It’s that time of the school year when I start to wonder where all that financial aid money went. I can look back and justify most of the money I spent this semester. I definitely needed those burritos and I’m hoping those expensive textbooks come in handy around finals time.
What I can’t seem to figure out is how I ended up paying roughly $600 to SF State for the opportunity to work at an unpaid internship for zero dollars an hour.
Internships have become pretty common for college students these days, and for good reason. An internship can provide valuable on-the-job experience, great networking opportunities and gives students a foot in the door, where otherwise there might not be one.
The problem doesn’t lie with internships themselves, it lies in the fact that many of them are unpaid. The Fair Labor Standards Act requires that students receive course credit in exchange for their labor, but unpaid interns are missing out on more than a paycheck.
Presumably, we’re all in school so that we can eventually find a job that we enjoy that pays us enough to get by. It sets a dangerous precedent to instill in the heads of students just entering the workforce that their time is worth so little. It’s demoralizing and can lead to a devaluation of one’s own self-worth. Beyond the negative implications to the intern’s self-confidence, working for no pay leaves students woefully unprepared to negotiate for an actual salary when they enter the world of paid labor.
The Fair Labor Standards Act, which sets guidelines as to how interns are to be utilized, stipulates that employers aren’t supposed to derive any economic benefit from the actions of the intern, but this rule isn’t always followed, according to Fog City Journal Executive Editor Kat Anderson.
“Internships are supposed to be about preparing the intern for whatever industry they’re going into,” Anderson said. “But what I’m hearing a lot of the time is that interns are being taken advantage of. You have the employers asking ‘What can you (the intern) do for us?’ and it should be the opposite.”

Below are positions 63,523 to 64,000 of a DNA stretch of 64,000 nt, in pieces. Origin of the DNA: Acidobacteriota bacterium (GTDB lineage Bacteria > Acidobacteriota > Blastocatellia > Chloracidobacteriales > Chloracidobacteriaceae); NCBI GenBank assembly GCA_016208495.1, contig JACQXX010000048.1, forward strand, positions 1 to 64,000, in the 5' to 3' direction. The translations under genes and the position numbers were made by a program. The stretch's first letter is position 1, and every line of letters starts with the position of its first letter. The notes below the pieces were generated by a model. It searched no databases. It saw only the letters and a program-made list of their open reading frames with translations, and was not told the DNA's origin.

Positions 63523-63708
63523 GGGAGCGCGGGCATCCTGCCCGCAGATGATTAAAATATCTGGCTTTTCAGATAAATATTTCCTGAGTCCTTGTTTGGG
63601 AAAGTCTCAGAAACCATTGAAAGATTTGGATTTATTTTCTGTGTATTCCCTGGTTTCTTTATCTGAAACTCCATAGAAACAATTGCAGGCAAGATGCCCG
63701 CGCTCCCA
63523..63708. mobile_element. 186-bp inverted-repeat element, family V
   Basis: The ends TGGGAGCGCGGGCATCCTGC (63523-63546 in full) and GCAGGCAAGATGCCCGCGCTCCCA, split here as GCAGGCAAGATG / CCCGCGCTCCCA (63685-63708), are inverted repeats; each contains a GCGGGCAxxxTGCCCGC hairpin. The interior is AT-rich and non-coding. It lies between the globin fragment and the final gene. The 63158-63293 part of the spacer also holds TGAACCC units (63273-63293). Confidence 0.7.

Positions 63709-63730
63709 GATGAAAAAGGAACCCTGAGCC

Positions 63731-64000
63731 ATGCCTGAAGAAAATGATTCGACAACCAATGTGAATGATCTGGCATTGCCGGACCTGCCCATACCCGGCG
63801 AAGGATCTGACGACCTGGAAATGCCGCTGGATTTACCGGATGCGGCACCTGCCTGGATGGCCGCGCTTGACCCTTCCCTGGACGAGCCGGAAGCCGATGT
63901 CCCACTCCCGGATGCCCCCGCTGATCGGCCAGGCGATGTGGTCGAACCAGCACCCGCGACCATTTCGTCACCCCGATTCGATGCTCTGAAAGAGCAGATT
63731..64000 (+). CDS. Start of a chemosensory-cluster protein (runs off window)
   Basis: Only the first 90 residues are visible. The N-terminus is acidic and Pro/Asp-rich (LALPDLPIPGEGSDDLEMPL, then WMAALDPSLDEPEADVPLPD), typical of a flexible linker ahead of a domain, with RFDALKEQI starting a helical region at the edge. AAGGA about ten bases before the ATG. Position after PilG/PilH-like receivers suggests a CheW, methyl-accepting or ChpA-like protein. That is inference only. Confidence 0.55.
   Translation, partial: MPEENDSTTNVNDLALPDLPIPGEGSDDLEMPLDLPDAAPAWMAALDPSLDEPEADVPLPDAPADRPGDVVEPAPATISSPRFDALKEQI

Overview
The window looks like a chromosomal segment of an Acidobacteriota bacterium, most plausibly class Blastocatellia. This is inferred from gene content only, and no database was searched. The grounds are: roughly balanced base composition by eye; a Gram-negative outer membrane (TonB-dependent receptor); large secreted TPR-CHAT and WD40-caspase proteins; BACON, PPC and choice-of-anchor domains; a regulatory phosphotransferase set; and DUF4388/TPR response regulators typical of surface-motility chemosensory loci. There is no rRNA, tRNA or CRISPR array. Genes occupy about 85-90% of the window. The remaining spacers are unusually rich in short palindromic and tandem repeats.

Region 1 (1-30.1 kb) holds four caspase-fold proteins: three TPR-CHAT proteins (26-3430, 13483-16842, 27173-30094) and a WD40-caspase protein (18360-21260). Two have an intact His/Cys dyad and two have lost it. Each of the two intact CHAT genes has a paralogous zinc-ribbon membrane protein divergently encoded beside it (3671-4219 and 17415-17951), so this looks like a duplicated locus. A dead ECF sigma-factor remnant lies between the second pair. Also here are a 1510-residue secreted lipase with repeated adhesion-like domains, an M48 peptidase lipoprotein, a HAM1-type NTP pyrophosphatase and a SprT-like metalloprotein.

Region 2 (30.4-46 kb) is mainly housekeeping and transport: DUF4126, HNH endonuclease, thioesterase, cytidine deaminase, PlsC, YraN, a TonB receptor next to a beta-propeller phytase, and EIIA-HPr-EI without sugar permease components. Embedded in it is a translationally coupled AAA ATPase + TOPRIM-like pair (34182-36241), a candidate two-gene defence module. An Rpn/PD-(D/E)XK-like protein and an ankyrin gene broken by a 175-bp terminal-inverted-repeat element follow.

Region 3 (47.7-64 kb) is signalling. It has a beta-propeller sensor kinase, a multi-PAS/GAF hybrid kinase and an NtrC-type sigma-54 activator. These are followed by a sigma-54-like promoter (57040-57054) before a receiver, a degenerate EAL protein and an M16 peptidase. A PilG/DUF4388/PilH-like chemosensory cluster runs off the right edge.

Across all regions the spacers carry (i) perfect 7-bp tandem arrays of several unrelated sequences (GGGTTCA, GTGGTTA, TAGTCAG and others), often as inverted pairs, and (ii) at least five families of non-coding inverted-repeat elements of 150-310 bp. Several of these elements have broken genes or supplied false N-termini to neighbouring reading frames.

Carl Hall, executive director of the Pacific Media Workers Guild, thinks that the economic downturn may have something to do with employers taking advantage of unpaid staffers.
“I realize that money is an issue,” Hall said. “But hiring an intern shouldn’t be about saving money. It should be about serving the students, stocking the talent pool and building the student’s skill set. It’s not supposed to just be a source of cheap ass labor.”
With tuition hovering around $3,100 a semester and the average SF State student taking between 12-15 units, we’re each dropping roughly $225 per unit. It doesn’t take a statistics major to figure out how much a three-unit internship will cost you, without even considering lost opportunities to work at jobs that might actually result in a paycheck.
As if having to pay to work for free wasn’t bad enough, many of us who do so are paying with borrowed money.
The 2011 Project on Student Debt, conducted by the Institute for College Access and Success, found that 42 percent of SF State students finish school owing money. Approximately $17,000 worth, to be exact. While not all of this money can be attributed to paying for internships, it does mean that the $600 I paid to work for free this semester is likely to cost me much more after interest begins to accrue.
There are less concrete ramifications of having to pay to give your labor away for free.
A 2012 survey by the National Association of Colleges and Employers found that unpaid interns were far less successful than their counterparts who were compensated for their work. Paid interns (who averaged roughly $16 an hour) were more likely to get a job offer from their employer, have a job upon completing their education and receive a higher starting salary than their peers who worked for free, according to the NACE survey.
In a perfect world, we’d be moving toward a system where anybody who works, including the lowly intern, would be fairly compensated for their time. I’m not naive enough to think that this is coming anytime soon, but in the interest of taking baby steps toward some semblance of fairness, it only seems rational to stop making students pay to work for free. Either colleges needs to come up with some sort of no-cost unit applicable to unpaid internships or these companies that “hire” interns need to pony up the money it cost to take on these unpaid positions.